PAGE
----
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External appearance of a mast may look like a mad person since he is also not oblivious of his body being engrossed in divine love on subtle plane but they are not mad. There is vast difference in the consciousness of mentally derailed mad and mast who is spiritually advanced and has entered the subtle or mental plane. Baba defined mind working fast as mad and mind working slow as mast. When mind slowed down to the extent of zero means full stop, the soul is realised.

A mad man is not normal; he is unbalanced. He loses consciousness of self and sense of discrimination. Though physically present in body a mast is also not conscious of his body on gross plane but on subtle plane, he is absorbed in experiences of subtle nature and feels like air or fragrance. The subtle plane superimposes over the gross plane and the adverse surrounding of gross plane does not affect him. If a mast does not take bath for months together his body will not smell. He can remain without food and water for a long time. Worst atmospheric conditions of the gross plane would not affect him. He is aloof from the gross world and remains away from habited areas and select isolated and dirty place like urinal and latrines to stay with. In case of mast, intoxication of divine love is permanent and not like drug intoxication which is temporary as long as the dose of intoxication is effective.

In Meher Baba’s words

Masts are sincerely and wholeheartedly devoted to Truth. They are divinely mad in search of eternal values. Such persons are not mad in the ordinary sense; they are desperately in love with God, and are known as Masts. Masts are totally different from ordinary mad persons. Although to the casual observer they might seem to be like each other, they are utterly dissimilar in their intrinsic nature and significance. Though both are far from perfection, and need correctives or healing, there is a vast difference in the nature of their inner mental states, and in the spiritual value of the results that are achieved by the application of correctives.

The average person is not familiar with masts or their spiritual condition of God-intoxication. The following description by Meher Baba elucidates what constitutes the mind of a mast:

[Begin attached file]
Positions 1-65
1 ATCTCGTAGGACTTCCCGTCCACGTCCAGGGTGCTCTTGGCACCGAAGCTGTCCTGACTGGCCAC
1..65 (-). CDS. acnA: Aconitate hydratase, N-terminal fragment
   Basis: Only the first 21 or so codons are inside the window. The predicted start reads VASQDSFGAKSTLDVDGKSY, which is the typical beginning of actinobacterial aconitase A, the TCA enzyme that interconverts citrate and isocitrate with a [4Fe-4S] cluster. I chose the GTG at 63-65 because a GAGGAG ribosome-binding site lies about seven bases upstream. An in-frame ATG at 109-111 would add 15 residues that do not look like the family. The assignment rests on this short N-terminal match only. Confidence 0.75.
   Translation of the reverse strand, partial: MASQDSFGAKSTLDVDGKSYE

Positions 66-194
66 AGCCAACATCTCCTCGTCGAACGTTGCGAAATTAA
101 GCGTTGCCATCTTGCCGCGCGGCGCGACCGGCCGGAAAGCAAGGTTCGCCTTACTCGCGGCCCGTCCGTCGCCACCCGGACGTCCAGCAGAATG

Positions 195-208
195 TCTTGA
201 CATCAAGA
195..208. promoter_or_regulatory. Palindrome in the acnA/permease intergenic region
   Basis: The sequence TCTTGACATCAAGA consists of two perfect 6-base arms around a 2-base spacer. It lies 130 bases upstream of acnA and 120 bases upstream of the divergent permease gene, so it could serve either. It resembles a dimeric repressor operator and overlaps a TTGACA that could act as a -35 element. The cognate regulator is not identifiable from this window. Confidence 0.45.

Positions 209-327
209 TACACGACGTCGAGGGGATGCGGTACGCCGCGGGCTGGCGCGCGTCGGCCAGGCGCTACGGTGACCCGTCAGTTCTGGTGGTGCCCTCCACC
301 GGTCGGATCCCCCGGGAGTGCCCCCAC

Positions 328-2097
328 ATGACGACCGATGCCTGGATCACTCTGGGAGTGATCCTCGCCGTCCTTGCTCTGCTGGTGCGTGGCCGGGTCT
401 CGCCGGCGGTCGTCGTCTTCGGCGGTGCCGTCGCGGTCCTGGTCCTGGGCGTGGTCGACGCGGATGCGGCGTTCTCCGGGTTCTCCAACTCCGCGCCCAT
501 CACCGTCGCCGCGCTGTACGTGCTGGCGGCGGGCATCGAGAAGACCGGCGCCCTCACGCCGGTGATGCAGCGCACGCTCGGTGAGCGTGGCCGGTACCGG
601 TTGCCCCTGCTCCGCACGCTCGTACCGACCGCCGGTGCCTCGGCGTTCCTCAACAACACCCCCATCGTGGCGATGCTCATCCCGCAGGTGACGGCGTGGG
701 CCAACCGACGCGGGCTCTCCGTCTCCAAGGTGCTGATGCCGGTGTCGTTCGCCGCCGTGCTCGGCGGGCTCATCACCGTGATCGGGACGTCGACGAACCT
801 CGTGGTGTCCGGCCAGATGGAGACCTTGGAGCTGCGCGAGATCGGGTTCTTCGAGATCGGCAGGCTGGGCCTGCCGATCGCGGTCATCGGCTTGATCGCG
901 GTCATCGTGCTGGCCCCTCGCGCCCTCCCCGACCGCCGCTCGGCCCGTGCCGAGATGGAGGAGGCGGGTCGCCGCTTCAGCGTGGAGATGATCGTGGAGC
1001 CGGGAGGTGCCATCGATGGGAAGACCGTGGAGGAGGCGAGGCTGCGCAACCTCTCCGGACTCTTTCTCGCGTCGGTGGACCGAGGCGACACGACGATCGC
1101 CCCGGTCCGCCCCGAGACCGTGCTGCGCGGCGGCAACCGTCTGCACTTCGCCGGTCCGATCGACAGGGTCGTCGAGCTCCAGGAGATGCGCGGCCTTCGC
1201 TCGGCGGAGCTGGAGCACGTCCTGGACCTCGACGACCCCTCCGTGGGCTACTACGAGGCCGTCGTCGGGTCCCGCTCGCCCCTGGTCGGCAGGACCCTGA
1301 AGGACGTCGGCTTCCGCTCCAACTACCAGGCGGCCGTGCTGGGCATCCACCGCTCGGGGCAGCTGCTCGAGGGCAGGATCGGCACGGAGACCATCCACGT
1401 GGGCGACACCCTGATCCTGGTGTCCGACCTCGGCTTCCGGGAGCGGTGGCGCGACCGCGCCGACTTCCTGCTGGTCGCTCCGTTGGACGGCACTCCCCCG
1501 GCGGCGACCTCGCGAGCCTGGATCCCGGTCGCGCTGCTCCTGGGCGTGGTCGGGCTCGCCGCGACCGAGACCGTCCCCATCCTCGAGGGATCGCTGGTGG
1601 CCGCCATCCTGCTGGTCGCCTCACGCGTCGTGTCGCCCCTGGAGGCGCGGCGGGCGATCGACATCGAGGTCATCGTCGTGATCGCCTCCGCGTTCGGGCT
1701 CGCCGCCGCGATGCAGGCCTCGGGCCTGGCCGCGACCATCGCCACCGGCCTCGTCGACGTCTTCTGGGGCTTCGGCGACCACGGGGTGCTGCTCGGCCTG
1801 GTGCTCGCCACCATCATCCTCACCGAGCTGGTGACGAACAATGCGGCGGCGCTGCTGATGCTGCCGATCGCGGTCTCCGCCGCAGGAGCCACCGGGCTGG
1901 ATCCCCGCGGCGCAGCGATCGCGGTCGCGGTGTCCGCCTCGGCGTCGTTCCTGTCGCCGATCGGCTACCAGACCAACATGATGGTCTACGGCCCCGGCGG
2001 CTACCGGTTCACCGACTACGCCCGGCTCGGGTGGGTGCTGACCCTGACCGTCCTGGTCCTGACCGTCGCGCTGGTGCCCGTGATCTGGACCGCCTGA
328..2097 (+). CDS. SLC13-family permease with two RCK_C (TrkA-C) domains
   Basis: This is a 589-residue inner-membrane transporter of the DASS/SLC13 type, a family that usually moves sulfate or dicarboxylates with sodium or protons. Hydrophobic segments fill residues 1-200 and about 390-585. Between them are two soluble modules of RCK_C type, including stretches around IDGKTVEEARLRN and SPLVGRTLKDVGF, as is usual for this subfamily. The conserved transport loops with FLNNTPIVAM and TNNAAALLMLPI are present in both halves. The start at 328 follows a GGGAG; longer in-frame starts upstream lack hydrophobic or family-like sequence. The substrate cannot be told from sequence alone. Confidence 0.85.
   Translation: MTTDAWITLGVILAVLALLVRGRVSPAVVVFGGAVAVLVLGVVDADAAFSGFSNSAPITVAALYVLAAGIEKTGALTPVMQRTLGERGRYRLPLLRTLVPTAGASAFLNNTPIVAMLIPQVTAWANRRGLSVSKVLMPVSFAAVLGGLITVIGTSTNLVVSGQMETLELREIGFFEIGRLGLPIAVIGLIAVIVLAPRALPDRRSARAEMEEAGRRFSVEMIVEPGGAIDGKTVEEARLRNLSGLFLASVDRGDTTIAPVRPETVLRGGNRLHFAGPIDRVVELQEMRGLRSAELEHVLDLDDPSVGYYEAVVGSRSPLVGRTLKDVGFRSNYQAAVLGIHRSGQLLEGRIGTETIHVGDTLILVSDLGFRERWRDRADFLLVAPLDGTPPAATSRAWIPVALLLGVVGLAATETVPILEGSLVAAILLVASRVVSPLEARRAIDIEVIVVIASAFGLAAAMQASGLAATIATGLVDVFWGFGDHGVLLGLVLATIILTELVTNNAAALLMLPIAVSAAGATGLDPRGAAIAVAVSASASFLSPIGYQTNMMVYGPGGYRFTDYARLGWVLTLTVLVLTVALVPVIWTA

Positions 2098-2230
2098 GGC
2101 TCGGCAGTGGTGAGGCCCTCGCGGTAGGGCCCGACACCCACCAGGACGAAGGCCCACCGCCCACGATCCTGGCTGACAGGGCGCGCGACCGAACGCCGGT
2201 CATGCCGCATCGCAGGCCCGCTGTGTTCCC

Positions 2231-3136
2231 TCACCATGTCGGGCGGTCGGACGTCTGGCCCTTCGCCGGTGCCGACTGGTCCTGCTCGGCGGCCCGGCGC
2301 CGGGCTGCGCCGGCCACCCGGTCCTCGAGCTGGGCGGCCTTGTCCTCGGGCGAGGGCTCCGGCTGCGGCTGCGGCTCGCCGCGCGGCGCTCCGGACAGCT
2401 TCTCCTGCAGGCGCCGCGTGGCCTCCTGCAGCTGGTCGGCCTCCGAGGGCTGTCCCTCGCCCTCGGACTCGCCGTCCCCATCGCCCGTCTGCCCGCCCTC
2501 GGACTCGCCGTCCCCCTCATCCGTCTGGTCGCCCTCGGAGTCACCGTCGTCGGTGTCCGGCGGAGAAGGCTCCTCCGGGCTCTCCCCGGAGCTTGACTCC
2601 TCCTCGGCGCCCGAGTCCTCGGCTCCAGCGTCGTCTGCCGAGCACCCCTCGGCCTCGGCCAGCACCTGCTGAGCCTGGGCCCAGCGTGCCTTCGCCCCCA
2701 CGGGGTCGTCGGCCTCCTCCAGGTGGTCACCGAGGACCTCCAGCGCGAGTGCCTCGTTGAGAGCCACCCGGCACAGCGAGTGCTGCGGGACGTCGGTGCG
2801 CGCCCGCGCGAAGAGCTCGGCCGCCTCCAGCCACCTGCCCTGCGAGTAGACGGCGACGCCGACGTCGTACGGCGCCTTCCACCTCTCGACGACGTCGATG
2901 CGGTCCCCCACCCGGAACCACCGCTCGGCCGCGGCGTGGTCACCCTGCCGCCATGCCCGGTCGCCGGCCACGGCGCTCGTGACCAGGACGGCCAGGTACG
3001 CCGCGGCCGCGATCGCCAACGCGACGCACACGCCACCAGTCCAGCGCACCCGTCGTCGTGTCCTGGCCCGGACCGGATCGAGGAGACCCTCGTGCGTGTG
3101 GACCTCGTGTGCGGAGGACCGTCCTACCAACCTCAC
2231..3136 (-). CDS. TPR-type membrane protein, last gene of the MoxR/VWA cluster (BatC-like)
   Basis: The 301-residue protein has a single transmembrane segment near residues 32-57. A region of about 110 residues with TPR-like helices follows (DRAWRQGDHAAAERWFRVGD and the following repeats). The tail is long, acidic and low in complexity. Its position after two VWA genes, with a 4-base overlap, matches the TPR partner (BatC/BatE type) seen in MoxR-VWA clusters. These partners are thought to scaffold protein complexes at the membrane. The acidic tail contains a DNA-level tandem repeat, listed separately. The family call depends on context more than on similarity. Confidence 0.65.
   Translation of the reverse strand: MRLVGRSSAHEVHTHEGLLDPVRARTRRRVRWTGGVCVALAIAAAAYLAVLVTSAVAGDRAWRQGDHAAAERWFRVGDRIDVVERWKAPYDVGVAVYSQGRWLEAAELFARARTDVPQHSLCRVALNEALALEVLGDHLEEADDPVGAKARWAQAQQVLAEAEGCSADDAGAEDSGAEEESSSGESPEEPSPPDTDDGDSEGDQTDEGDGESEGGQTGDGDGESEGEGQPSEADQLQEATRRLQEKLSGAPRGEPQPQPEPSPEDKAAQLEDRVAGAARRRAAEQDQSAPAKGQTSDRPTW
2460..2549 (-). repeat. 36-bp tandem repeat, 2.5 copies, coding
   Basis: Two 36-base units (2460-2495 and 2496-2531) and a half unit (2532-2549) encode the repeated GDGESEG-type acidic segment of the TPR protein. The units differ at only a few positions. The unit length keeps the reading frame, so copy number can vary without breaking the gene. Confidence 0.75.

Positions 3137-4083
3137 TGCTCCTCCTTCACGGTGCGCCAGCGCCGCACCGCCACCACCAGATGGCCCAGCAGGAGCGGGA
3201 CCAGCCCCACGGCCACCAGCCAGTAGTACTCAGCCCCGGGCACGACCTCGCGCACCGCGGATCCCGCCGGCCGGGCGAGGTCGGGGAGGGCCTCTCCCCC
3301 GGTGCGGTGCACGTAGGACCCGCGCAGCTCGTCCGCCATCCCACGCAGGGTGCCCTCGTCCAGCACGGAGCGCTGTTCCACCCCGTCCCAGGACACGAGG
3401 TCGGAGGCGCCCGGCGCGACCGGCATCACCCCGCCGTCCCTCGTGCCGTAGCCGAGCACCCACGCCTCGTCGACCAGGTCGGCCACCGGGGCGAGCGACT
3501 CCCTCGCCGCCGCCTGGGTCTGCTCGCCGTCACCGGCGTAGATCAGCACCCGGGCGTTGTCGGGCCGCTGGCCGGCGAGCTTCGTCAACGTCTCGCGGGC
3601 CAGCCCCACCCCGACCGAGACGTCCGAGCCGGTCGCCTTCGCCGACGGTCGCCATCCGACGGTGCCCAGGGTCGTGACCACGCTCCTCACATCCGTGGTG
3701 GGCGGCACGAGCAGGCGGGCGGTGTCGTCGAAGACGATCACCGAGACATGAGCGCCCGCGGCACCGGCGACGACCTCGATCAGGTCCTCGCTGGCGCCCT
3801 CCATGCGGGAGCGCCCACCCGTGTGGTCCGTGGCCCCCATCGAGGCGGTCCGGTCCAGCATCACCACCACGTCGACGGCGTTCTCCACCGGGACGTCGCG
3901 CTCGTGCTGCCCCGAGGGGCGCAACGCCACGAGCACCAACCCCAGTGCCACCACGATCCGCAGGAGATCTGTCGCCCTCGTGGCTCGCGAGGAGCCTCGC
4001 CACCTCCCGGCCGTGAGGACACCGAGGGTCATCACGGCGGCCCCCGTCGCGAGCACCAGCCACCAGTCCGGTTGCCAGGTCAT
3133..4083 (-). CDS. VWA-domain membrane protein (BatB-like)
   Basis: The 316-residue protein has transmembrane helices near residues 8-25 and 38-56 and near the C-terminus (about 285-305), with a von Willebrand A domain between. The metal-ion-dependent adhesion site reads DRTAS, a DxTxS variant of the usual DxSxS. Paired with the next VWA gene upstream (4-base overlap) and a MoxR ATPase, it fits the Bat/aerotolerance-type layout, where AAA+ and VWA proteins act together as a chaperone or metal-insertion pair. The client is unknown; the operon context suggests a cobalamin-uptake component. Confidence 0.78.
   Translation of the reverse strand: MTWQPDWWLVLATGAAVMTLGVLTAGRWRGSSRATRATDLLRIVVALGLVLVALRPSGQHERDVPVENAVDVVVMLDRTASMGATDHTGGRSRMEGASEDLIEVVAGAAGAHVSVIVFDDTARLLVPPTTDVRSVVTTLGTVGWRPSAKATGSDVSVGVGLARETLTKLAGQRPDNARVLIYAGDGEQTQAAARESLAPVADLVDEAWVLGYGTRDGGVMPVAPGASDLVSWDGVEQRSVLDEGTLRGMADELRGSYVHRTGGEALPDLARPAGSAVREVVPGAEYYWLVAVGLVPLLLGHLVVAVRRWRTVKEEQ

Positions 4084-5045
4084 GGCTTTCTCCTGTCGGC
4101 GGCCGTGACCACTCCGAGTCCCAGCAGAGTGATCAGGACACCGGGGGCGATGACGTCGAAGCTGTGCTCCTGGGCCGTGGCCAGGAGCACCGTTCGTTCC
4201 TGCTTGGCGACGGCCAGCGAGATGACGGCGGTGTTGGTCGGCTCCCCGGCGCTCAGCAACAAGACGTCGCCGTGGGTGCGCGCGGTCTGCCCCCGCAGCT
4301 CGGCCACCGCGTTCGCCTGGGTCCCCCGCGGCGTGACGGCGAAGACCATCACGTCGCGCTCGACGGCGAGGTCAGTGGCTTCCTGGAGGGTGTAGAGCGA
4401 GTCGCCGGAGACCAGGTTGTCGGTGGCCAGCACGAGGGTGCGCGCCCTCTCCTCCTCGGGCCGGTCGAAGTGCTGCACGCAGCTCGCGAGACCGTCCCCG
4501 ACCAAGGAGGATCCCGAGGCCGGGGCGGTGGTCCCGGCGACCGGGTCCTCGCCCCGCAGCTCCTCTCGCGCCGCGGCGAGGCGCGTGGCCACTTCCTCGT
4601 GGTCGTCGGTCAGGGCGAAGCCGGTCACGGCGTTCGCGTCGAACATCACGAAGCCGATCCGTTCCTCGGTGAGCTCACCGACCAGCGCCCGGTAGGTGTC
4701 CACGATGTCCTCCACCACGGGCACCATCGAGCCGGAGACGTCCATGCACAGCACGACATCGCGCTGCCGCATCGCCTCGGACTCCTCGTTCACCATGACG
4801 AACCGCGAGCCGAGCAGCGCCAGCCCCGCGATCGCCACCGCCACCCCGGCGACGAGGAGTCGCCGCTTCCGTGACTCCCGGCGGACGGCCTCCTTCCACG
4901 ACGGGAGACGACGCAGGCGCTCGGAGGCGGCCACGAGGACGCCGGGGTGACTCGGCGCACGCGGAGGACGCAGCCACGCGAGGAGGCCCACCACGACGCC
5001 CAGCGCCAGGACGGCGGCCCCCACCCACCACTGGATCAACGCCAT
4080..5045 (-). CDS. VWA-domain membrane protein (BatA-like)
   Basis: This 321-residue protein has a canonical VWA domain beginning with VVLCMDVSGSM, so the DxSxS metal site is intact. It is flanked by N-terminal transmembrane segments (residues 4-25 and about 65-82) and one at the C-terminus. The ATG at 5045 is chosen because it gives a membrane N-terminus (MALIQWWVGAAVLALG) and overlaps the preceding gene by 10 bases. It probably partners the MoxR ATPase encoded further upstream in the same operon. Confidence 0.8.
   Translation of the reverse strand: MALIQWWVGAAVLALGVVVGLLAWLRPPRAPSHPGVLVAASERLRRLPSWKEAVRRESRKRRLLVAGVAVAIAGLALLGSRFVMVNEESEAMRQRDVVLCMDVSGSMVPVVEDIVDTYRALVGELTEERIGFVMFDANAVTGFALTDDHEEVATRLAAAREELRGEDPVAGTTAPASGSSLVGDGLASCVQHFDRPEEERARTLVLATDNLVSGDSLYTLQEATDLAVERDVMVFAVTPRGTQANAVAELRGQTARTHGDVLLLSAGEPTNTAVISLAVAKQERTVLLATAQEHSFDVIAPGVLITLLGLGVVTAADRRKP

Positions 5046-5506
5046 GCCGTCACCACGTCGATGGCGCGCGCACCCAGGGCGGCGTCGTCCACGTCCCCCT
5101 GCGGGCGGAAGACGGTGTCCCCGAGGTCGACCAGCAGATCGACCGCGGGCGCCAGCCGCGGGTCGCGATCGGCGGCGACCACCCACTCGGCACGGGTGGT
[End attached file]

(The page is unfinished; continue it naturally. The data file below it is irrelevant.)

All masts are intoxicated with God; they are intoxicated by divine love. When a normal person is intoxicated by alcohol or drugs he enjoys this sensation so long as the intoxicant is in sufficient concentration in his physical tissues: a drunkard feels happy, cares not for anyone or anything, and has one dominant sensation of drunkenness, in which the past, present or future has practically no meaning. But as soon as the ordinary intoxication passes away, the drunkard suffers the reverse – the hangover. Stimulated physical intoxication is inescapably temporary, because it is limited by the very stimulant itself, the conditions of the environment, and the cost of the stimulant and the resilience of one's condition.

Now a person who is God-intoxicated experiences the same sensation that a drunkard enjoys, and cares for no one and nothing, in proportion to the extent of his inner intoxication; the vast difference is the mast's intoxication is continual, that it may increase but can never decrease, and that it has no harmful physical or mental reaction. It is an inner state of permanent and unalloyed intoxication, independent of anything external.

The principal sensation of a mast is this permanent enjoyment of divine intoxication. The creation is full of bliss and the mast enjoys this bliss and thereby becomes intoxicated to an almost unlimited extent, virtually consuming him and absorbing him and thereby making the world around him vanish.  Absorbed in God, such a person is continually absorbed in thinking about God, and with that comes like a bolt of pure love consuming him further in a state of divine intoxication.

Masts do not suffer from what may be called a disease. They are in a state of mental disorder because their minds are overcome by such intense spiritual energies that are far too much for them, forcing them to lose contact with the world, shed normal human habits and customs, and civilized society and live in a state of spiritual splendor but physical squalor.   There are those who have become masts whose minds have become unbalanced through unceasing dwelling upon thoughts of God, so that they neglect all normal human requirements.